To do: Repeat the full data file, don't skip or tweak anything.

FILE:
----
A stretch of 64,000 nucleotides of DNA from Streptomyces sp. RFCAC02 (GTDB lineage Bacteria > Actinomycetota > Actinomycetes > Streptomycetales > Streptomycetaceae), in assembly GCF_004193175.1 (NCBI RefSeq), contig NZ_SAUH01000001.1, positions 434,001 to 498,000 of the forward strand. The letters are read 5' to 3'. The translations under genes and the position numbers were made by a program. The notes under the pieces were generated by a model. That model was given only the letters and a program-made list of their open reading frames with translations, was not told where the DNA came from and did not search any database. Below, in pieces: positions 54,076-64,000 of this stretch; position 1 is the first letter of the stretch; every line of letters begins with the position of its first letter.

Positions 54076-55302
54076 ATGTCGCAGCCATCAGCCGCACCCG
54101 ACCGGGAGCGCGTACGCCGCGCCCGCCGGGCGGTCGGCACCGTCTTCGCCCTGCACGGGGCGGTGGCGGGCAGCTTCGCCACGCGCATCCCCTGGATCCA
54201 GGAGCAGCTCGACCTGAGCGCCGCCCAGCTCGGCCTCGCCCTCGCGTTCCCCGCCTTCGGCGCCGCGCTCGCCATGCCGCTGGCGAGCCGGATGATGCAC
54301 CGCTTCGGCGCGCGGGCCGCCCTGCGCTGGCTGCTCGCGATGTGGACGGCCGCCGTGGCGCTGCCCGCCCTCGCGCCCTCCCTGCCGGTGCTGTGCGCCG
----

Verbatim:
A stretch of 64,000 nucleotides of DNA from Streptomyces sp. RFCAC02 (GTDB lineage Bacteria > Actinomycetota > Actinomycetes > Streptomycetales > Streptomycetaceae), in assembly GCF_004193175.1 (NCBI RefSeq), contig NZ_SAUH01000001.1, positions 434,001 to 498,000 of the forward strand. The letters are read 5' to 3'. The translations under genes and the position numbers were made by a program. The notes under the pieces were generated by a model. That model was given only the letters and a program-made list of their open reading frames with translations, was not told where the DNA came from and did not search any database. Below, in pieces: positions 54,076-64,000 of this stretch; position 1 is the first letter of the stretch; every line of letters begins with the position of its first letter.

Positions 54076-55302
54076 ATGTCGCAGCCATCAGCCGCACCCG
54101 ACCGGGAGCGCGTACGCCGCGCCCGCCGGGCGGTCGGCACCGTCTTCGCCCTGCACGGGGCGGTGGCGGGCAGCTTCGCCACGCGCATCCCCTGGATCCA
54201 GGAGCAGCTCGACCTGAGCGCCGCCCAGCTCGGCCTCGCCCTCGCGTTCCCCGCCTTCGGCGCCGCGCTCGCCATGCCGCTGGCGAGCCGGATGATGCAC
54301 CGCTTCGGCGCGCGGGCCGCCCTGCGCTGGCTGCTCGCGATGTGGACGGCCGCCGTGGCGCTGCCCGCCCTCGCGCCCTCCCTGCCGGTGCTGTGCGCCG